By S.L. Frank
Russian philosopher S. L. Frank here examines the unceasing struggle between good and evil within the limits of this world. Frank combines an interpretation of his life-experience in the light of his Christian faith with his overall philosophical intuition of metaphysical realism.
S.L. Frank (1877–1950) was a leading figure in the fascinating flowering of Russian philosophical thought that spanned roughly the first five decades of this century. Frank was expelled from Russia in 1922 and worked in European exile until his death in London. His most important works are The Object of Knowledge (1915), an examination of the limits of abstract knowledge; The Soul of Man (1917), a work of philosophical psychology; The Foundations of Social Being (1930), a work of social philosophy; The Unknowable (1939); The Light Shineth in Darkness (1949), an exploration of the nature of evil in the world; and Reality and Man (published posthumously in 1956), a metaphysics of human being.
—From the translator’s preface
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“My interest in [Max] Scheler's critique of Kant runs back nearly a decade.... The more I read of Scheler, the more I began to see the value of a project dealing with his critique of Kant in Der Formalismus in der Ethik und die Materiale Wetethik, which would possess the virtue of focusing in a single project three important strands of philosophical interest: phenomenology, Kantianism, and ethics. ... "The study is divided into six chapters and two appendices.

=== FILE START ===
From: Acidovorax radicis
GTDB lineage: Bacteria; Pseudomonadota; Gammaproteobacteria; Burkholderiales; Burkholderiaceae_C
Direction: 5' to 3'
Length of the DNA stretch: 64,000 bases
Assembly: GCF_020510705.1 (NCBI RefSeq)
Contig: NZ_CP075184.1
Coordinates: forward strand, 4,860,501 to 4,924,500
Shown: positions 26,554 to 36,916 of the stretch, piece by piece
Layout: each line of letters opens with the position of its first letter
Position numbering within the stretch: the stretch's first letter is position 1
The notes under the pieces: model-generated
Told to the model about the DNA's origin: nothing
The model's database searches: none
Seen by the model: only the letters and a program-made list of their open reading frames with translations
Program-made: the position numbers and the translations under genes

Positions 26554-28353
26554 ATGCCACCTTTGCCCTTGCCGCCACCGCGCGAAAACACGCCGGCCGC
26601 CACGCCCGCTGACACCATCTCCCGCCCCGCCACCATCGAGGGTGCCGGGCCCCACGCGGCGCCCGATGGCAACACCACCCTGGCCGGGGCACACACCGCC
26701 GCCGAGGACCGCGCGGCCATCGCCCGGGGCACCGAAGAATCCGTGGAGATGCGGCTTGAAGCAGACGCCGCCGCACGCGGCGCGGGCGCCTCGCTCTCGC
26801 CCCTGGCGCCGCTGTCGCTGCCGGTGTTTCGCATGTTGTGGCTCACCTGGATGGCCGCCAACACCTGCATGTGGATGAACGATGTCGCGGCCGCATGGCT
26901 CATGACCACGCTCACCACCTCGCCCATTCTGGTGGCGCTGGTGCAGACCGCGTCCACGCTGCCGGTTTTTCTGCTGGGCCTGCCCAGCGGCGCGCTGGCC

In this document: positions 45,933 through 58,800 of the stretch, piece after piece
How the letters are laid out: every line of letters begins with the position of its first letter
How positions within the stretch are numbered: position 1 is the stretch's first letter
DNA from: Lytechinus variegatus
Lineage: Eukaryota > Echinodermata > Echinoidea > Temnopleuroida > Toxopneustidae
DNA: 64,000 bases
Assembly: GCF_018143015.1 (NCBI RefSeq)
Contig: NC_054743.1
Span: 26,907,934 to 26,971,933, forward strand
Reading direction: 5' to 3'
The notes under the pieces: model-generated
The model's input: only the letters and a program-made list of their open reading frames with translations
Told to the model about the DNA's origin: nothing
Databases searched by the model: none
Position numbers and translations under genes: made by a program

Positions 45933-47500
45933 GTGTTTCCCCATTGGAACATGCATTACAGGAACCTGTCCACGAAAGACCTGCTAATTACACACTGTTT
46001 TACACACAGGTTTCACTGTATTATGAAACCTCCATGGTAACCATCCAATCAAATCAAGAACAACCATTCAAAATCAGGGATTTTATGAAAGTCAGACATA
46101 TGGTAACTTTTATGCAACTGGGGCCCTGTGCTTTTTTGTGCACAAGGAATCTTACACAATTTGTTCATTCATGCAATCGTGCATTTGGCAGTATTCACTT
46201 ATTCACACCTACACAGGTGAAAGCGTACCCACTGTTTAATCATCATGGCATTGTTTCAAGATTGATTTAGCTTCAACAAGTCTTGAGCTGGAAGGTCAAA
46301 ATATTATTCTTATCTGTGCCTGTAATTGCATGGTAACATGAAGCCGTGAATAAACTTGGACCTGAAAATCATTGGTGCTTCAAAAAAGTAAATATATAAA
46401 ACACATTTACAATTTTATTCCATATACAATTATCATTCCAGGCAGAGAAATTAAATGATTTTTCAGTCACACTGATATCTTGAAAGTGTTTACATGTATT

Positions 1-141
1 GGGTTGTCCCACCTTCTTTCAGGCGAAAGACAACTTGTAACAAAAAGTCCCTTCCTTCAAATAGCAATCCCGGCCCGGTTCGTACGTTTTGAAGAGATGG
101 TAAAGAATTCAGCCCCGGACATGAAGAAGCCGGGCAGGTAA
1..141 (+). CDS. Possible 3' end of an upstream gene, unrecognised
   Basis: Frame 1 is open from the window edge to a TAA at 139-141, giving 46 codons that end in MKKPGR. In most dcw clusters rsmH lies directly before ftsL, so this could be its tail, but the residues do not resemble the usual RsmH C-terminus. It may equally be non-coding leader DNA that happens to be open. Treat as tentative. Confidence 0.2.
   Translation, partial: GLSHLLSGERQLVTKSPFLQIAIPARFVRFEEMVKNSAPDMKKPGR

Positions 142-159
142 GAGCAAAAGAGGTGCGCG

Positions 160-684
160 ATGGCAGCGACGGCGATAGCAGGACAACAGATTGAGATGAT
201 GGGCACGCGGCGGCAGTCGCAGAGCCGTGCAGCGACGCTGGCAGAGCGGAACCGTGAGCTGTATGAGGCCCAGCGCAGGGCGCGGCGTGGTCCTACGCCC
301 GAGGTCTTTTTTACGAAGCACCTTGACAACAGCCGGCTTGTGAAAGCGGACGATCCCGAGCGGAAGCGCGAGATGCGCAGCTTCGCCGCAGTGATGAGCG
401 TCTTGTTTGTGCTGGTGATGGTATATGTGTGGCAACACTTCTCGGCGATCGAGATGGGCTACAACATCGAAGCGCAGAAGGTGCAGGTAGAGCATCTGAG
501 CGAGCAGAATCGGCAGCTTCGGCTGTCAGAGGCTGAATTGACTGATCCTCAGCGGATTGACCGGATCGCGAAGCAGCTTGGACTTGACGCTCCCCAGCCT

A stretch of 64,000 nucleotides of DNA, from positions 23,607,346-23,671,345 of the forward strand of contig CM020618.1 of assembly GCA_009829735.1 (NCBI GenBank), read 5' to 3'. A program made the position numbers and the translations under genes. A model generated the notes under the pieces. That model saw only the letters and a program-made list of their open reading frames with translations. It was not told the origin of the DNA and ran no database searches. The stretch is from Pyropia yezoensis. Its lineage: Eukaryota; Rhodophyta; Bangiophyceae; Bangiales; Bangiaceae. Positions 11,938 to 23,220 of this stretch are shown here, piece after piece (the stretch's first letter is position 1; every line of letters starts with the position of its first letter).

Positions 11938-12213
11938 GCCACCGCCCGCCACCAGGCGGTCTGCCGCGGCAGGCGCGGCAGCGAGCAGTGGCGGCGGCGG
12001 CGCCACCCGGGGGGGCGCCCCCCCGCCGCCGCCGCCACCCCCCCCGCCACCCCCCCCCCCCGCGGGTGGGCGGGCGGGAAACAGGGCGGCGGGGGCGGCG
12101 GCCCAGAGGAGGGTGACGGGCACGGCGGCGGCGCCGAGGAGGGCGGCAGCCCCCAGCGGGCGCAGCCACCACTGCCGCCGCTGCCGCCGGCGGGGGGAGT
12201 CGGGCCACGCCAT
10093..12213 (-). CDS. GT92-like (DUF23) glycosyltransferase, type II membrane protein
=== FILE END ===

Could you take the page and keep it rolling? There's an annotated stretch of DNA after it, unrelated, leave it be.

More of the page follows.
"There are many reasons for writing a biography of Semyon Frank. Quite apart from his philosophy, he lived a remarkable life. Born in Moscow in 1877, he was exiled from Soviet Russia in 1922 and died in London in 1950. The son of a Jewish doctor, he became a revolutionary Social Democrat in his teens and finished his life as a Neoplatonist Christian.
Schelling’s Treatise on the Essence of Human Freedom
By Martin Heidegger
· Translation by Joanna Stambaugh
Heidegger’s lectures delivered at the University of Freiburg in 1936 on Schelling’s Treatise On Human Freedom came at a crucial turning point in Heidegger’s development. He had just begun his study to work out the term “Ereignis.” Heidegger’s interpretation of Schelling’s work reveals a dimension of his thinking which has never been previously published in English.